Sunburn

Sunburn is due to overexposure of the skin to the ultraviolet rays of the sun or a sunlamp. Most people have been sunburned many times. Vacations can quickly turn into painful experiences when the power of the sun is overlooked. Unfortunately, the symptoms of sunburn do not begin until 2 to 4 hours after the sun's damage has been done. The peak reaction of redness, pain and swelling is not seen for 24 hours. Minor sunburn is a first-degree burn that turns the skin pink or red. Prolonged sun exposure can cause a second-degree burn developing blisters. Sunburn never causes third degree burns.

Repeated sun exposure and suntans cause premature aging of the skin, i.e. wrinkling sagging, and brown sunspots. Repeated sunburns increase the risk of skin cancer in the damaged area. Each blistering sunburn doubles the risk of developing malignant melanoma, which is the most serious type of skin cancer.

Home Care
Pain Relief: the sensation of pain and will probably last for 48 hours.

  • Aspirin or ibuprofen products started early and continued for 2 days can reduce the discomfort.
  • Non prescription 1/2% hydrocortisone cream or moisturizing creams applied 3 times a day may also cut down on swelling and pain but only if used early. Avoid petrolatum or other ointments because they keep the heat and sweat from escaping.
  • The symptoms can also be helped by cool baths or wet compresses several times a day. Showers are usually too painful.
  • Peeing will usually occur in about a week. Apply a moisturizing cream.
  • Make sure your child drinks extra water or a sports drinks to replace fluid lost to the swelling and to prevent dehydration and dizziness.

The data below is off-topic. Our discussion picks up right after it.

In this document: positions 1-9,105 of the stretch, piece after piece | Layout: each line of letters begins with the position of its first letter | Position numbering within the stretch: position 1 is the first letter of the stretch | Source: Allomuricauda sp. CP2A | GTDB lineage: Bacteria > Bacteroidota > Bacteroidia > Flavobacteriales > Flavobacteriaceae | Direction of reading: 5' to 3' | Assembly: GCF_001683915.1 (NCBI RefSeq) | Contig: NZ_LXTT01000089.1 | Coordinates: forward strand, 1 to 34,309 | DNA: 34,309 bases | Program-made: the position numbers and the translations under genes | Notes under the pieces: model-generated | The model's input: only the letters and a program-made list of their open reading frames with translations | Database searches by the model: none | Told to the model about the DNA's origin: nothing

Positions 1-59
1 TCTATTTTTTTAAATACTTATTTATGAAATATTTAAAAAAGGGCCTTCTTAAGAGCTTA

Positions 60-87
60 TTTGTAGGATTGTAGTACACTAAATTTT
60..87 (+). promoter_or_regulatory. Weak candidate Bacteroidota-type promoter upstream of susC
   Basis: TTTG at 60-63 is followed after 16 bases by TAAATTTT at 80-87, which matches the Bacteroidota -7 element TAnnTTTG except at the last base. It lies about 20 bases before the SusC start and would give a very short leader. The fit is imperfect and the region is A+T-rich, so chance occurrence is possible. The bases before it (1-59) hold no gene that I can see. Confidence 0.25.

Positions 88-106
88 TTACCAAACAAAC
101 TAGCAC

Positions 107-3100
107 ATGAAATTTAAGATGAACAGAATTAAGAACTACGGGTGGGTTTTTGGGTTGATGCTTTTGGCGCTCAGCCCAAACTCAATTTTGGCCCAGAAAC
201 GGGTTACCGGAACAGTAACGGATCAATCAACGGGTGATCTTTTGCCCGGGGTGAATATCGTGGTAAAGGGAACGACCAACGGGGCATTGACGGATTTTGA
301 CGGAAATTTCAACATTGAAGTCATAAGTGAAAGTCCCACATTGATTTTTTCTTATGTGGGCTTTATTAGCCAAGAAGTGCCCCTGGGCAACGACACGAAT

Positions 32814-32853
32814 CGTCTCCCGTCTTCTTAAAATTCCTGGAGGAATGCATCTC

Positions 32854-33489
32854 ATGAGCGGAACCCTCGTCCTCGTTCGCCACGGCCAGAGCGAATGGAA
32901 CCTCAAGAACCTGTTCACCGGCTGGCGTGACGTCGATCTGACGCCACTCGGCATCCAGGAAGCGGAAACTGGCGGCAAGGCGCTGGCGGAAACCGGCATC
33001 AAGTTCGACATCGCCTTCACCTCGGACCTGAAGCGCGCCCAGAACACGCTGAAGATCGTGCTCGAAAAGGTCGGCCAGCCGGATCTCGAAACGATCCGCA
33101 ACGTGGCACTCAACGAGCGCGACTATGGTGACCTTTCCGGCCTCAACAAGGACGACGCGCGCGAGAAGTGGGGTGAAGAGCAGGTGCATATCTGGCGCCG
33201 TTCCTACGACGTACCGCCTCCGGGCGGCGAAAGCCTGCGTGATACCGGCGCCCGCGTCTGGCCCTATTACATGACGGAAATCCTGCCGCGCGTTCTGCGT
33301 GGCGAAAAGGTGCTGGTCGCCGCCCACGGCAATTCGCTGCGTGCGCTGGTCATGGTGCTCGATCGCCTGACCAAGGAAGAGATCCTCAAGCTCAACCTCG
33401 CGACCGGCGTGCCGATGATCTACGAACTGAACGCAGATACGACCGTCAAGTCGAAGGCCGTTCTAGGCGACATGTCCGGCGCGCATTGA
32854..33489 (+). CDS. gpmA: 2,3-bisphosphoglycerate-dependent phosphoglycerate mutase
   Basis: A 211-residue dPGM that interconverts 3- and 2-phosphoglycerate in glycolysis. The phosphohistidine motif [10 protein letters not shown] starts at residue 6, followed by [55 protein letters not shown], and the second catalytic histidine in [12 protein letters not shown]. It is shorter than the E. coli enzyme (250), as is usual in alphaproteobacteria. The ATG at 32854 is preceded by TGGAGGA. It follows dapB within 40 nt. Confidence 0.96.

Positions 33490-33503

Prevention
The best way to prevent skin cancer is to prevent sunburn. Although skin cancer occurs in adults, it is caused by the sun exposure and the sunburns that occurred during childhood. Every time you apply sunscreen to your child you are preventing skin cancer down the line.

  • Apply sunscreen anytime your child is going to be outside for more than 30 minutes.
  • Try to keep sun exposure to small amounts early in the season until a tan builds up. (CAUTION: Although people with a suntan can tolerate a little more sun, they can still get a serious sunburn.) Start with 15 to 20 minutes per day and increase by 5 minutes per day. Decrease daily exposure time if the skin becomes reddened. Because of the 2-4 hour delay before a sunburn starts to show, don't wait for the symptoms to tell you when its time to get out of the sun.
  • About 15% of white people have skin that never tans and only burns. These fair-skinned children need to be extremely careful about the sun throughout their lives. The big risk factors for sunburn are red hair, blond hair, blue eyes, green eyes. or freckles. These children are at an increased risk for skin cancer. They need to be instructed repeatedly to use a sunscreen throughout the summer and to avoid the sun whenever possible.
  • The skin of infants is thinner and more sensitive to the sun. Sunscreens, clothing that covers exposed skin, and a hat with a brim are essential for infants. Don't use a sunscreen that contains PABA on infants less than 6 months old.